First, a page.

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The Future of Health and Social Care

Is it affordable?

There has been a considerable amount of concern expressed by clinicians in the UK about the need to make changes to the current social care system.  Recently, a letter written by a group of senior health figures, including the chair of the Academy of Medical Royal Colleges, the president of the Royal College of Physicians and the chair of the Royal College of General Practitioners argued that the current social care system was near collapse.  They pointed out that, the promised green paper that would set out how social care would be funded has been delayed several times. According to Age UK, since 2017 when the paper was announced, over 600,000 elderly people have been refused care by their council and over 7,000 have lost their homes and any savings to pay for it.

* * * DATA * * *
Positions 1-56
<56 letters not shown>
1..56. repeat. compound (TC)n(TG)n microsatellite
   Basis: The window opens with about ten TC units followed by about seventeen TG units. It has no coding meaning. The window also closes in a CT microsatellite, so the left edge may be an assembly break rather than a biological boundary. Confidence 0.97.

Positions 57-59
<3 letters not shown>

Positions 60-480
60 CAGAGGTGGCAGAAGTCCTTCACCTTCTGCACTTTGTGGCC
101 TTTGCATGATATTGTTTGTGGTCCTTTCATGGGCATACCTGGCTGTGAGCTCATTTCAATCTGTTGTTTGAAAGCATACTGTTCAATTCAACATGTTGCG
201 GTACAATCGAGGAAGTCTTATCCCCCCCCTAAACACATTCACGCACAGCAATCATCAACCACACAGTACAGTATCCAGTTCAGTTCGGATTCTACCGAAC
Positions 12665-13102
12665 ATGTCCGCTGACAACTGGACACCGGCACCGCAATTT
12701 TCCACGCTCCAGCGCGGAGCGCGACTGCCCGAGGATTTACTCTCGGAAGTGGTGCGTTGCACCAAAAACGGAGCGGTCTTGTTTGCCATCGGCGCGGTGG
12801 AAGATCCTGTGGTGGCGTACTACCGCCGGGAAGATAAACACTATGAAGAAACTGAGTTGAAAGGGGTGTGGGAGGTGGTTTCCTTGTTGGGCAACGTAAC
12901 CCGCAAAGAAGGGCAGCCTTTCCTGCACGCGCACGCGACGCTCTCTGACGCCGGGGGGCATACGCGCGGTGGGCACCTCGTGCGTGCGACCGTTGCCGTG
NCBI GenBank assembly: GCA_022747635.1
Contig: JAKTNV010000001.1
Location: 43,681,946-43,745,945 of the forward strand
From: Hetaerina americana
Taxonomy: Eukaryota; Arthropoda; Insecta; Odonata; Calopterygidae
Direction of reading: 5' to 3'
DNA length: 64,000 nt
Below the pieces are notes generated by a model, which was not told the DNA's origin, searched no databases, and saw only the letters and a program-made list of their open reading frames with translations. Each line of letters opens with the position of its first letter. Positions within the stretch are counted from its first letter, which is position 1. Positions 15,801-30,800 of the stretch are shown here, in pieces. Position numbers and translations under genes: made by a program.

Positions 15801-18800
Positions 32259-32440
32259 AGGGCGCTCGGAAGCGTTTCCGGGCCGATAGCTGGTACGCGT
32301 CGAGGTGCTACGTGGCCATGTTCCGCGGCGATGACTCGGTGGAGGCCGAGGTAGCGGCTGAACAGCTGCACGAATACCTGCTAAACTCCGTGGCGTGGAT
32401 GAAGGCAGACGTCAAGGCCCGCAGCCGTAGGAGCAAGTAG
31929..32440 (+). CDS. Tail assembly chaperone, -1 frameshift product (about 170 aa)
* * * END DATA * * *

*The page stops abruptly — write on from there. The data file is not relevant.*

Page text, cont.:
Financial crises in the UK health and social care system are nothing new.  Regardless of who was in charge, there were always means of addressing funding issues usually through increased funding, that is until now.  This is not something that has come out of the blue.  In the 1990s, when the consultancy I worked for asked hospital CEOs what their main concerns were in providing quality hospital services, the increasing numbers of older people with long term illnesses was always high on their list.